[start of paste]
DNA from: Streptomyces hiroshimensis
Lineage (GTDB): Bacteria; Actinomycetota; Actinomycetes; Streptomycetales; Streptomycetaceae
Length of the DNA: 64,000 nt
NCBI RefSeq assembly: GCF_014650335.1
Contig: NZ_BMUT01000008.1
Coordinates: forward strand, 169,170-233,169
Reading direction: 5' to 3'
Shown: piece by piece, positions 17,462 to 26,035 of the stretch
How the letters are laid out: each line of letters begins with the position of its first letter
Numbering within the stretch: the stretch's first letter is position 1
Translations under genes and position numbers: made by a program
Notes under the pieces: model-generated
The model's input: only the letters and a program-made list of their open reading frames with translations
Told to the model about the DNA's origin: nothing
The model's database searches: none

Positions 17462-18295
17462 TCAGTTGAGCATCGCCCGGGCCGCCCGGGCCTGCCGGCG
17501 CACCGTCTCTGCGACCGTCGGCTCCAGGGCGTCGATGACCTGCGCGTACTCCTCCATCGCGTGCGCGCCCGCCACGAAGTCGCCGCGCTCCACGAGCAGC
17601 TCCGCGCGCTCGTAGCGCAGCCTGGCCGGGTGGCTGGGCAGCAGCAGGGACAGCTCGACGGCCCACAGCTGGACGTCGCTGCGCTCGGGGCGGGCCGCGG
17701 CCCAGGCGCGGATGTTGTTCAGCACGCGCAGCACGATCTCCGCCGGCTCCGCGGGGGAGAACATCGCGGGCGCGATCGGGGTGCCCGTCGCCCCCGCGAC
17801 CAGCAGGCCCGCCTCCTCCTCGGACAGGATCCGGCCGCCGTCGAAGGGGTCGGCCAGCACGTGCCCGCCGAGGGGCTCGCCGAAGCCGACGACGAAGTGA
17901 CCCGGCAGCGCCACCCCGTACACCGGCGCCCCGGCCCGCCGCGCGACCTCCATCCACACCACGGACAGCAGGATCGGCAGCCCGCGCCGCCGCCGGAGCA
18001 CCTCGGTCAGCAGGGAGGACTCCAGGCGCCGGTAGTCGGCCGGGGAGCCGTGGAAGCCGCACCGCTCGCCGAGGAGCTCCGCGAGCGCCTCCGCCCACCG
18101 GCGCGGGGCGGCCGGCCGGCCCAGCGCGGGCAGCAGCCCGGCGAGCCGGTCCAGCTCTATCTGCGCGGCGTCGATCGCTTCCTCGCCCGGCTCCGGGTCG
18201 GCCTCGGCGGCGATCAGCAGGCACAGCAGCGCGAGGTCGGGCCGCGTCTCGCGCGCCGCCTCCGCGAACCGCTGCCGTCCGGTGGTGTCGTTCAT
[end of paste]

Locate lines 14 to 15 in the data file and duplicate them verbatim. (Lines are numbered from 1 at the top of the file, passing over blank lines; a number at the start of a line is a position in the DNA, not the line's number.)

Told to the model about the DNA's origin: nothing
The model's database searches: none